Ukrainian officials are warning of a Russian disinformation campaign that would have a computer-generated, duplicate image of President Volodymyr Zelenskyy, or deepfake, surrendering on live television or video to get his armed forces to lay down their arms.
An announcement from Spravdi, a branch of Ukraine’s Ministry of Culture and Information, raised the possibility that Russia will use deepfake technology to create a video of Zelenskyy and transmit it on Ukrainian television or internet.
Spreading panic and mistrust of government, and exhausting citizens and armed forces, are the stated objectives, the statement warned.
Deepfake technologies have been perfected to the point that most can’t distinguish between real and lookalikes, according to a recent paper published on the subject.
This deepfake would be a another part of a broader informational/psychological assault by Russia on the country that was first reported by Ukraine’s Ministry of Defense on March 1.
“At first, they’re planning to launch disruptions in communications. After that you will see fake claims of Ukraine’s surrender. They might be backed by official looking documents and videos,” said Oleksyi Reznikov, Ukraine’s minister of defense.
The first stage of damaging communications likely already has begun.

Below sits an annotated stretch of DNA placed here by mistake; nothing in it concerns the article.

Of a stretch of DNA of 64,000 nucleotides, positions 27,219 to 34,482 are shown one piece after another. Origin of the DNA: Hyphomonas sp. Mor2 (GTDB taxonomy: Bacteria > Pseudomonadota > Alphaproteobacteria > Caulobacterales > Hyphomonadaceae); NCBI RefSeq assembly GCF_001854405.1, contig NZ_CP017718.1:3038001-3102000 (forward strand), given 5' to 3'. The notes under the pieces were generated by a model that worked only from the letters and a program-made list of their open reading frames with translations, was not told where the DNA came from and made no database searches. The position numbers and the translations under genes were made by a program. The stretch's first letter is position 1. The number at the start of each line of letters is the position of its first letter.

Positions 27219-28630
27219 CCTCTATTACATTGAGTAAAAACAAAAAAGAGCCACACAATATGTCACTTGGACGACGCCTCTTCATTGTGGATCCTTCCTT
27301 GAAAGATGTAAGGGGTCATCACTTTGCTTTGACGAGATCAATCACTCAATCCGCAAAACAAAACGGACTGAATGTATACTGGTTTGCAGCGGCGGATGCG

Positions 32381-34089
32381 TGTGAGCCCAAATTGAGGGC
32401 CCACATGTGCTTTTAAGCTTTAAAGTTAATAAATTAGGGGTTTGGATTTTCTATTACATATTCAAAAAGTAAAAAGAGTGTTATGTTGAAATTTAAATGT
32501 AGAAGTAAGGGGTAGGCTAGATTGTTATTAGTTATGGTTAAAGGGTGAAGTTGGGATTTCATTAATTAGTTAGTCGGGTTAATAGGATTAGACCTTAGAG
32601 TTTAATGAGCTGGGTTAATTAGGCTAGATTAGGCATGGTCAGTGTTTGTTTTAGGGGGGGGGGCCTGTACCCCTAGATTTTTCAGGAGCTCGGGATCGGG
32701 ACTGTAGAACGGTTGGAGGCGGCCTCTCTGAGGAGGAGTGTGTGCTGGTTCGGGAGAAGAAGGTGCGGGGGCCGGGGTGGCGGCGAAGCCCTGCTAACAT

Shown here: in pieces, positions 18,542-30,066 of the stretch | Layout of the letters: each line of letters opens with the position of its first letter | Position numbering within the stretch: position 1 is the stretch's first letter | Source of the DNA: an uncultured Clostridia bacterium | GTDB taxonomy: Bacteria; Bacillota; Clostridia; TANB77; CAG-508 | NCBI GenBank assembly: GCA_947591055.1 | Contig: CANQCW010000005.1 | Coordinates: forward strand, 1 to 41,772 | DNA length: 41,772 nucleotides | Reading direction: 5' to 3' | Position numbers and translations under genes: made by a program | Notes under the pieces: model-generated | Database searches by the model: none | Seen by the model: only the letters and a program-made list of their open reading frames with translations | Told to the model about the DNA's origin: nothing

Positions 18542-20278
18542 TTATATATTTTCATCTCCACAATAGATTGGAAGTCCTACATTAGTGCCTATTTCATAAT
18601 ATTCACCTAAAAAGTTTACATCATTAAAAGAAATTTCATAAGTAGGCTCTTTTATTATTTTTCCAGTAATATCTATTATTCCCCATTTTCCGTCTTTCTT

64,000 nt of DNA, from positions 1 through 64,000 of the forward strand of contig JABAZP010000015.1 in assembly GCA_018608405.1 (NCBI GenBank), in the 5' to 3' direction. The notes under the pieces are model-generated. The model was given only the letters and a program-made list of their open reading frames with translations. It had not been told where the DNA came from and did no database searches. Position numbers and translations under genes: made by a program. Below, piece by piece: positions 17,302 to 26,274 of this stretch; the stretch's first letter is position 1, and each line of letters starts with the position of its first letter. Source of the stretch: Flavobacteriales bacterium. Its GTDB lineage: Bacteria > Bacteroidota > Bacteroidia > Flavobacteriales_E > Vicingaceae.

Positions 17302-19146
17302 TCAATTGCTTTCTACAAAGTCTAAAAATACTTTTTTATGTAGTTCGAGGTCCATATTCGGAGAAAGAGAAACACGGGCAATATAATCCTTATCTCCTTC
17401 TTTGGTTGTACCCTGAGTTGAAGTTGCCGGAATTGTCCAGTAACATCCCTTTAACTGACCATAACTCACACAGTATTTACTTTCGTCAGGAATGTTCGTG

In Kyiv, the capital, the bombing of the Kyiv TV Tower, a 1,250-foot metal lattice telecommunications structure, killed five people and damaged parts of the Babi Yar Holocaust Memorial. The tower’s power source was damaged according to the capital city’s mayor, and all channels were down. As of Wednesday, eight channels were restored. The tower services 2.8 million residents of the city.
In Kharkiv, Ukraine’s second biggest city only 25 miles from the border, two missiles hit a TV tower early Wednesday. The chief executive officer at Public Broadcasting Company of Ukraine, Mykola Chernotytskyi, reported that all channels across the Kharkiv region were down. Most of the channels were restored in a matter of hours.
Even though, subduing two of the biggest cities appeared to be the clear objective, smaller towns are not immune. In Korosten, a tower was damaged in an air raid that killed four.
In the contested town of Lysychansk near the so-called “People’s Independent Republic of Luhansk,” one of the Ukrainian regions Russia recognized as independent before its invasion, a tower was badly damaged.
All channels were still down. In Melitopol, which is occupied by Russians, a tower was captured and employees forced to turn Ukrainian channels off. In the occupied, or nearly occupied, Primorsk, Berdyansk and Tokmak, television was down completely.
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